EN361: Alternative Lifeworlds / Group Video Essay
Due: Week 10, Term 2
The video project is a form of assessment that includes group and transmedia skills. In this, you are asked to work with others to produce a short film that will be a form of creative critical work, creative in the sense of not being limited to the form of a conventional academic expository essay, but critical in the sense of being driven primarily by an expository essay’s goals of intellectual presentation and persuasion.
A few key rules:
• The expectation is that this assessment should require no more than 1 week’s work. This is not meant to require the longitudinal preparation of a written essay.
• The mark you get will be given to all members of the group. It is a collective mark. The division of labour within the group can be varied. Some might not appear on screen. Some may help with the editing, but not necessarily the “script,” and so on.
• The mark is not given based on aesthetic or technical skill in film-making. Some groups may have more complex mis-en-scène, others might simply prepare a script that is read by a single person to the camera.
• As with the above, the working assumption is that it will be filmed with a mobile phone or tablet’s camera, and does not require any more additional equipment (lenses, lighting, etc.). If none in your group has a phone or tablet, then video equipment can be borrowed from IT services: https://warwick.ac.uk/services/its/servicessupport/av/equipment/. Full computer access is also available in the Learning Grids. You can of course be more technically ambitious if you have those skills and that equipment available to you.
• Your group is not required to gain pre-approval of the project.
What you need to do
Create a video project 3-6 minutes in length (minimum length 2 minutes 42 seconds; maximum length 6 minutes 18 seconds). The video should be a creative-critical presentation on one of the following topics:
The Post- or Non-human
Time and/or Space
The Body (gendered, sexualised, racialised, genetically altered, etc.)
The video should have a title and should include some credits that list the names and student IDs of your group (this can just be simply a shot of a handwritten or word-processed sheet).
Groups should be between 3 and 6 in size. By week 7, you should have self-organized into groups. Anyone not in a group can consult the tutor, who will help arrange for inclusion within a group.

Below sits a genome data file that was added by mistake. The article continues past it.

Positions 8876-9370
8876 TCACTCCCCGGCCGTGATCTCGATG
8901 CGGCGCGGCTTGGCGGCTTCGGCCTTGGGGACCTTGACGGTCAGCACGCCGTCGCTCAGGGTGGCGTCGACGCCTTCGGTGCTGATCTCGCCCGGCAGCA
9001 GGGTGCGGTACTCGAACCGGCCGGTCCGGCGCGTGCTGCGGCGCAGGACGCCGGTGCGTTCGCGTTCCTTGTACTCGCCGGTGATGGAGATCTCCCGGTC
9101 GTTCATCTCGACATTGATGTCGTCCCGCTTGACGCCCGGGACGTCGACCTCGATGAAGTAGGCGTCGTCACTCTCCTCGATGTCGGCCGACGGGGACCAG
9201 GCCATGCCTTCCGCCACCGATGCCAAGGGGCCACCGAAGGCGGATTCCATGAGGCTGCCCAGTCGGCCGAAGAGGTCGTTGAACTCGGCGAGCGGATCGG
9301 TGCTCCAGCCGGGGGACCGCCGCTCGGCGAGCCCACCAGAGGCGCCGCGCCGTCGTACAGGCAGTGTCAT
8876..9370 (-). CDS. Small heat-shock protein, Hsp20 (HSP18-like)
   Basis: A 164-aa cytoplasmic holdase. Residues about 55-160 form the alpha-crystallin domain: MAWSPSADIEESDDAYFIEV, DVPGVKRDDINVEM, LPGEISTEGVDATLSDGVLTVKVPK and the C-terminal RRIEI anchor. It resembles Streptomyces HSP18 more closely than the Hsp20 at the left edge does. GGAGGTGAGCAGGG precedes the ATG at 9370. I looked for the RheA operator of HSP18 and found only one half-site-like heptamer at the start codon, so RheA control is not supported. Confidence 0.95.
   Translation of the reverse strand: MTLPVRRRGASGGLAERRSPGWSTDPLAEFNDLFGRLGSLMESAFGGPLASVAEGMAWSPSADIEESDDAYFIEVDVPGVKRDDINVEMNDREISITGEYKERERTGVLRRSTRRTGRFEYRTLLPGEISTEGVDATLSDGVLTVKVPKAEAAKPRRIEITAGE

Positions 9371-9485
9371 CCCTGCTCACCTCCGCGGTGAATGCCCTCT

The video might be in the form of “original scripted content” or combine aspects of a “video essay” which integrates clips of other videos or stills (which need to be cited, much as would be a quotation in a textual essay).
Handing it in
When the video is made, send the tutor a link (dropbox or other cloud storage, which may be the university’s own at myfiles.warwick.ac.uk, etc.) so that s/he can download the file to a computer.
You may alternatively upload it to youtube or vimeo, BUT make your video is set to ‘private’ and include the link and password in your email. It is vital that at least one member of the group backs up your video essay using a memory stick or other storage drive.
Important: in order to ‘submit’ your assignment on Tabula, which is where you’ll receive your comments and mark, you will need to upload a submission statement. This should take the form of the sentence below uploaded as a Word document or PDF (the point of this is to both identify which group you were in, and to make sure you submit it before the deadline so that you can get your comments and mark back in a timely way):
'I confirm my group has submitted the video essay ‘[insert your title here]’ to the module tutor within the assessment deadline.'
A few tips for effective video essays
If you are using voiceover make sure that you speak clearly and that the pace is right (the audience needs to be able to follow what you are saying).
Avoid combining voice over with footage where other voices are present; this will be hard to follow for the viewer.
Try to produce or select visual evidence that convincingly supports the theoretical point you are introducing. As a rule of thumb, less can be more, that is, don’t ‘overload’ your video essay so that it becomes hard to identify the key insights. A few well-chosen images/scenes with in-depth commentary can be more effective.